Four months

9. What problems or disabilities, if any, resulted from your brain injury
(e.g., balance, perception, personality, etc.)?

I experience nausea, dizziness, light-sensitivity, loss of appetite, an inability to retain what I read, an inability to write, stuttering, a loss of words, impulsivity, anxiety, and an inability to follow multiple conversations at once. I have a problem with my balance. I lost twenty-five pounds. I have an over-stimulated sense of smell, an inability to play piano and remember what I knew, a loss of executive decision-making skills, a constant buzzing in my head, and concentration problems.

10. How has your life changed? Is it better? Is it worse?

It’s mixed. I still have buzzing in my head all of the time, and it gets louder if I do too much. And, I still have some memory problems. But, I also appreciate my ability to think like never before. I have published two books since my concussions.

bonnie-nish-2

Bonnie Nish – Brain Injury Survivor & author

11. What do you miss the most from your pre-brain-injury life?

I miss not hearing buzzing and not feeling anxious.

12. What do you enjoy most in your post-brain-injury life?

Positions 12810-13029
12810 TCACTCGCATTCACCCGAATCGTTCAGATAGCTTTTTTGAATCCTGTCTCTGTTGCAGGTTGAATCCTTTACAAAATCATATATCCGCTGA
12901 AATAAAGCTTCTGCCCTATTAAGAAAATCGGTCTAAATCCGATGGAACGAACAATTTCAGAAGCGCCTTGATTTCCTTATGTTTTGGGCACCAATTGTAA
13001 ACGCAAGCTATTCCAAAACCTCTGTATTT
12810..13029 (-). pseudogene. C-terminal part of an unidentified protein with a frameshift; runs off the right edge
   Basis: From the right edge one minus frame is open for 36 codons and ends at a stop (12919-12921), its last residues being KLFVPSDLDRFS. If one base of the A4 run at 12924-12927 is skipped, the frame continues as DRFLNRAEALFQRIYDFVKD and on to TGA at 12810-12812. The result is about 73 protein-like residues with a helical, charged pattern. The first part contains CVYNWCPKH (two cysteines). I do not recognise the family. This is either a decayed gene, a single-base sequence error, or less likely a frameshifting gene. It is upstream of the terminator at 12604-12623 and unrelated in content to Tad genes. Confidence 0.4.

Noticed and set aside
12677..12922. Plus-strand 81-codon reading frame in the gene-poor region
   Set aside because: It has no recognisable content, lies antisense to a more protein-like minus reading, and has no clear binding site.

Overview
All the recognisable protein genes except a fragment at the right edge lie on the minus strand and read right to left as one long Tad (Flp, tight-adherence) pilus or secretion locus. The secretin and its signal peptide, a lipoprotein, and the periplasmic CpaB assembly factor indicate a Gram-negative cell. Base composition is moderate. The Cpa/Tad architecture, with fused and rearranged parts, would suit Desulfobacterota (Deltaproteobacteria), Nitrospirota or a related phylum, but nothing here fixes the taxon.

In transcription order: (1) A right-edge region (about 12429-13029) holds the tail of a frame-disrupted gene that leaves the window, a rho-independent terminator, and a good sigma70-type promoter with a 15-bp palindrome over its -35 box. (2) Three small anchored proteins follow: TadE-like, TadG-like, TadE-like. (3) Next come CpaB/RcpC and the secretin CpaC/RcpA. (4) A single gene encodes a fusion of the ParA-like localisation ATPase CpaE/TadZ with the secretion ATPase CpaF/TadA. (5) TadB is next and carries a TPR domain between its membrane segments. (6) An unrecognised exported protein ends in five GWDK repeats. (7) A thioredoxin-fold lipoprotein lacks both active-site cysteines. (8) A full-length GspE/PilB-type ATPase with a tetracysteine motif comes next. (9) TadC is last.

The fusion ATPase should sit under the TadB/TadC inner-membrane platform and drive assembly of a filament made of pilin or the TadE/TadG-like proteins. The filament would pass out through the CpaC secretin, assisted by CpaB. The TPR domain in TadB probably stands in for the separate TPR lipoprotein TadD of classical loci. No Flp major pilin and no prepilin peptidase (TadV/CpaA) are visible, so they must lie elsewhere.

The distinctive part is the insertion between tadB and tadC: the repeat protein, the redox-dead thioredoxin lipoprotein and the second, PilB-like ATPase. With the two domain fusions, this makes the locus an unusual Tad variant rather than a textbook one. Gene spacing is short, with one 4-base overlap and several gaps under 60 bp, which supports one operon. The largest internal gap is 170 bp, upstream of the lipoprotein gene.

I enjoy knowing when I can do things that I couldn’t do while I was in the middle of it all.

13. What do you like least about your brain injury?

I dislike not being able to write or read. That is the scariest thing for me.

14. Has anything helped you to accept your brain injury?

Yes. Time.

15. Has your injury affected your home life and relationships and, if so, how?

Yes. My children became my caregivers. That was hard for them, especially for my youngest daughter. It took some time for us to get past my being dependent on her.

16. Has your social life been altered or changed and, if so, how?

Yes. I don’t go out as much as I used to. I still find it hard to be in large groups and crowds.

17. Who is your main caregiver? Do you understand what it takes to be a caregiver?

My youngest daughter was my main caregiver. Yes, I understand how hard and how demanding it was for her. And how scary.

18. What are your plans? What do you expect/hope to be doing ten years from now?

I have returned to my academic work. I intend to finish my PhD and teach and write. I would like to get a few more books out. (I am currently working on two.) Also, I hope to live somewhere else in the world for a while.